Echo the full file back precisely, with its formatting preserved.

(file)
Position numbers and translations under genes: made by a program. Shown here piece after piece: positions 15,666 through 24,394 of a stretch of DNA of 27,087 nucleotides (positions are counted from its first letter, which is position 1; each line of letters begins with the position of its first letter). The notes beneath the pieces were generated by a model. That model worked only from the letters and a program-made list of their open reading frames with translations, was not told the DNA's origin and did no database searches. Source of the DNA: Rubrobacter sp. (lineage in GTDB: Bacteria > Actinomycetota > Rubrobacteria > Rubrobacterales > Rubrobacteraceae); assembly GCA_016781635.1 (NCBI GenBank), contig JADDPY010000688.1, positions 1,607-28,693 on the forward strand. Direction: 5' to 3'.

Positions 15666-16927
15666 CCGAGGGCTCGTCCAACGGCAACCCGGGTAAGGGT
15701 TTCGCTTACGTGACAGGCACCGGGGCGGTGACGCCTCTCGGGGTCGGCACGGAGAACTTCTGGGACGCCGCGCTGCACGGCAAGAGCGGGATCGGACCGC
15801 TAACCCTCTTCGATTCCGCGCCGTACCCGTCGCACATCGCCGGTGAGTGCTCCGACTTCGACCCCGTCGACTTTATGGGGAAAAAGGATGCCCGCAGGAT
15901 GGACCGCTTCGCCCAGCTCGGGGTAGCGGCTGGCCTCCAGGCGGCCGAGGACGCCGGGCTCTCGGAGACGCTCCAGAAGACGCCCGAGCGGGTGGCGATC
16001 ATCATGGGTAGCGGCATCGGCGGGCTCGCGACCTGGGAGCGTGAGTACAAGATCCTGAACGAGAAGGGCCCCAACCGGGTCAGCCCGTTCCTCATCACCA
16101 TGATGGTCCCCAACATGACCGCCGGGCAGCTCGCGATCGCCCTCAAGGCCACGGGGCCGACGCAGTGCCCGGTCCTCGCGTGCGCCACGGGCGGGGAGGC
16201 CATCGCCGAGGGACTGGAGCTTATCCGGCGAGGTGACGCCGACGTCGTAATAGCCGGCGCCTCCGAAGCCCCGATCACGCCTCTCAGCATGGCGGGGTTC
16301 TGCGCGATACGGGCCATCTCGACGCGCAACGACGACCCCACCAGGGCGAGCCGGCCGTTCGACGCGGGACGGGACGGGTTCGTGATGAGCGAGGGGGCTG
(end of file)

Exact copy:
Position numbers and translations under genes: made by a program. Shown here piece after piece: positions 15,666 through 24,394 of a stretch of DNA of 27,087 nucleotides (positions are counted from its first letter, which is position 1; each line of letters begins with the position of its first letter). The notes beneath the pieces were generated by a model. That model worked only from the letters and a program-made list of their open reading frames with translations, was not told the DNA's origin and did no database searches. Source of the DNA: Rubrobacter sp. (lineage in GTDB: Bacteria > Actinomycetota > Rubrobacteria > Rubrobacterales > Rubrobacteraceae); assembly GCA_016781635.1 (NCBI GenBank), contig JADDPY010000688.1, positions 1,607-28,693 on the forward strand. Direction: 5' to 3'.

Positions 15666-16927
15666 CCGAGGGCTCGTCCAACGGCAACCCGGGTAAGGGT
15701 TTCGCTTACGTGACAGGCACCGGGGCGGTGACGCCTCTCGGGGTCGGCACGGAGAACTTCTGGGACGCCGCGCTGCACGGCAAGAGCGGGATCGGACCGC
15801 TAACCCTCTTCGATTCCGCGCCGTACCCGTCGCACATCGCCGGTGAGTGCTCCGACTTCGACCCCGTCGACTTTATGGGGAAAAAGGATGCCCGCAGGAT
15901 GGACCGCTTCGCCCAGCTCGGGGTAGCGGCTGGCCTCCAGGCGGCCGAGGACGCCGGGCTCTCGGAGACGCTCCAGAAGACGCCCGAGCGGGTGGCGATC
16001 ATCATGGGTAGCGGCATCGGCGGGCTCGCGACCTGGGAGCGTGAGTACAAGATCCTGAACGAGAAGGGCCCCAACCGGGTCAGCCCGTTCCTCATCACCA
16101 TGATGGTCCCCAACATGACCGCCGGGCAGCTCGCGATCGCCCTCAAGGCCACGGGGCCGACGCAGTGCCCGGTCCTCGCGTGCGCCACGGGCGGGGAGGC
16201 CATCGCCGAGGGACTGGAGCTTATCCGGCGAGGTGACGCCGACGTCGTAATAGCCGGCGCCTCCGAAGCCCCGATCACGCCTCTCAGCATGGCGGGGTTC
16301 TGCGCGATACGGGCCATCTCGACGCGCAACGACGACCCCACCAGGGCGAGCCGGCCGTTCGACGCGGGACGGGACGGGTTCGTGATGAGCGAGGGGGCTG